The article also argues that the Russian attitude towards artistic production, wherein the artist is paid a salary and their product belongs to the state with no Intellectual Property issues, allows for the government's laxness towards the massive CD and DVD bazaars. Here in the States, we even think it important to remind you not to steal licensed material after you've paid $10.25 to watch the latest Angelina Jolie with those guilt-inducing commercials before the previews. That poor stunt man, he needs his paycheck from The Man, don't download movies from the internet damn you!
Thoughts on pirated material, Jack Valenti, those don't download commercials or why you wouldn't even pay $4 for a copy of the Brother Bear DVD? Leave them in the comments.
Team Gallery in Chelsea is currently showing work by Jon Routsen, a Baltimore artist who exhibits his pirated videos, capturing "the raw material of the original projected film, a second skin. One that was there all along but which we never noticed." Through May 8 at 527 W. 26th Street.
Sunday evening, Cinecultist let curiosity get the best of us and attended as screening of Kevin Smith's Jersey Girl, as we'd promised on Friday. We've long been a fan of Smith's work; even when we haven't loved the entire film he's made CC appreciates his point of view and deft turn of phrase. Which left us wondering how the hell did our Kevin end up making this illogical, emotionally discordant and at times, just plain creepy picture.
Ben Affleck, an actor Smith calls his "proxy, a way better looking proxy," stars as Ollie, a widowed Manhattan publicist who gives up his glamorous life to raise his daughter in New Jersey. Major problem straight off though, is that Affleck has zero credibility as a father and less than zero father/daughter chemistry with the precocious Raquel Castro who plays Gertie. He's more like a strange uncle dropping in for a weekend to inappropriately flirt with the seven year old, than a man who's raised this baby on his own from birth. What's up with the scene where Ollie takes Gertie to Manhattan for the day, which ends in a handsome cab ride in Central Park and says he's only going on dates with her, not the pretty lady from the video store? It gave CC the icks.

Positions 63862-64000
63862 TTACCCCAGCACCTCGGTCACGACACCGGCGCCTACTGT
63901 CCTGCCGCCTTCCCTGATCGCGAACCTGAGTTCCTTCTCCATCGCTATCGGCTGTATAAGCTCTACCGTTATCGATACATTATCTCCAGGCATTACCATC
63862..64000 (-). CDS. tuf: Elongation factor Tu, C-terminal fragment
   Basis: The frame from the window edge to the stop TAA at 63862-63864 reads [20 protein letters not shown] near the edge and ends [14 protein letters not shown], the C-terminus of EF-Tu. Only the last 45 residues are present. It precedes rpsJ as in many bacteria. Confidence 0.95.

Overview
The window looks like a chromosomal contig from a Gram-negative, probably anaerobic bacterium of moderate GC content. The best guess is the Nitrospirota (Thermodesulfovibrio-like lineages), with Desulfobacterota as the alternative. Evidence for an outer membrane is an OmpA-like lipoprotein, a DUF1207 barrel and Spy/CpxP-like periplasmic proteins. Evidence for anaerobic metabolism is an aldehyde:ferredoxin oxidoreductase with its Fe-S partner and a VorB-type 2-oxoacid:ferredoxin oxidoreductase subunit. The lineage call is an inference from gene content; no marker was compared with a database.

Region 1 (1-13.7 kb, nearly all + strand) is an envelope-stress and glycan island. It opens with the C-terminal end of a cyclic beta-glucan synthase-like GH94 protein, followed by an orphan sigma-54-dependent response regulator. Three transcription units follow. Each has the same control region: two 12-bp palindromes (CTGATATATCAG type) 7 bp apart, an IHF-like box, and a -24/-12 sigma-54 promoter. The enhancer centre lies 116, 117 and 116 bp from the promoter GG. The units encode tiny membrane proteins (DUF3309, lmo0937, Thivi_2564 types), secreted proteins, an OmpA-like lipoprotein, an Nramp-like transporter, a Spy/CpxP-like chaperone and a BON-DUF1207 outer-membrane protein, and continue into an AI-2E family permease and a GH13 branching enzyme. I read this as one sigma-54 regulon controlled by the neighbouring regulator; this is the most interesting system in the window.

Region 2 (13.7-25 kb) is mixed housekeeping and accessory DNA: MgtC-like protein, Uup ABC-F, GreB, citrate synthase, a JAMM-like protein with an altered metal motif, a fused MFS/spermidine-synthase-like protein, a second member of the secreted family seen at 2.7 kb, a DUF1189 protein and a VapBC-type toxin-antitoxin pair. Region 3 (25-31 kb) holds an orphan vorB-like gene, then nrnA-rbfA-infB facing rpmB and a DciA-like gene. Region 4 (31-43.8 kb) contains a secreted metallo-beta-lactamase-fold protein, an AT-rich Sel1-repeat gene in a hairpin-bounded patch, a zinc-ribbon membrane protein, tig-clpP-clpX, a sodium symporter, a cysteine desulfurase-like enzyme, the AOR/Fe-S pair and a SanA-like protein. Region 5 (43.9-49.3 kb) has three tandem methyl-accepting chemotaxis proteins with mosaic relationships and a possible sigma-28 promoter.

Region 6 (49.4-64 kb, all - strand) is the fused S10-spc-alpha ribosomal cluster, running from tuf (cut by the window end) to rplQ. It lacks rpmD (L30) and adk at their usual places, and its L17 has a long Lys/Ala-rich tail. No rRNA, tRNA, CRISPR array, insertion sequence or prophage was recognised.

At least this element of the plot sort of made sense -- Jersey Girl is a romance between a father and his daughter -- as opposed to practically every other continuity detail of the film. Smith appears to want us to suspend our disbelief for his narrative, an incredibly vast task, but the holes even troubled David Ansen in the following interview in Newsweek.
Ansen: He has to run because the road in town is blocked, and I couldn't help but ask myself, Well, how did all those other people get to the show? They weren't running! It's picky, I know. Smith: David, this is the part of your job that would be the most irritating to me if I were a critic. Sometimes you just have to kick back and suspend disbelief and not ask, How did they all get there? Ansen: But as you know, you're more inclined to do that when a movie is working for you. Smith: That's true. Ansen: And when you become disengaged from the movie, you start to see things. Smith: You start to take it apart. Look, at the end of the day I'm not an inventive or very creative filmmaker....I cannot reinvent the wheel. All I can do is add a spoke to an already existing wheel, and hopefully it's my spoke and it kind of stands out a little bit.
Our final beef with the film came from his use of Liv Tyler's character, the pretty video store lady/romantic interest Mya. Ollie and Mya meet cute when he tries to rent porn from her store and she puts him on the spot by asking to interview him for her graduate school paper on family men who watch adult videos. This leads to a lunchtime diner scene where the two have an extended dialogue about their masturbation frequency. CC thinks that Smith must encounter these lovely, quirky independent women in real life and just write down their dialogues verbatim to insert them in his scripts. Which is fine, except that he doesn't understand their motivation -- why would this gorgeous young girl talk masturbation in diner -- and thus gives the actors no context to act these lines from. Screwball for its own sake really leads to nothing concrete and the promise of Mya's character falls flat.
The Second Annual Great American Pop Culture Quiz from Entertainment Weekly arrived in the Cinecultist's mailbox this weekend, and we pulled out our pen and thinking cap with glee. Last year featured all around trivia, which we did much worse with than we would have expected, considering how much of CC's brain is filled with pop culture. But this year we knew we'd be able to get it on because the topic is All About The '90s, and that's our speciality. CC scored an 82, falling safely in the healthy 60 to 90 point range and apparently, "a race car in the red;...Superfly T.N.T.;...The Guns of Navarone!"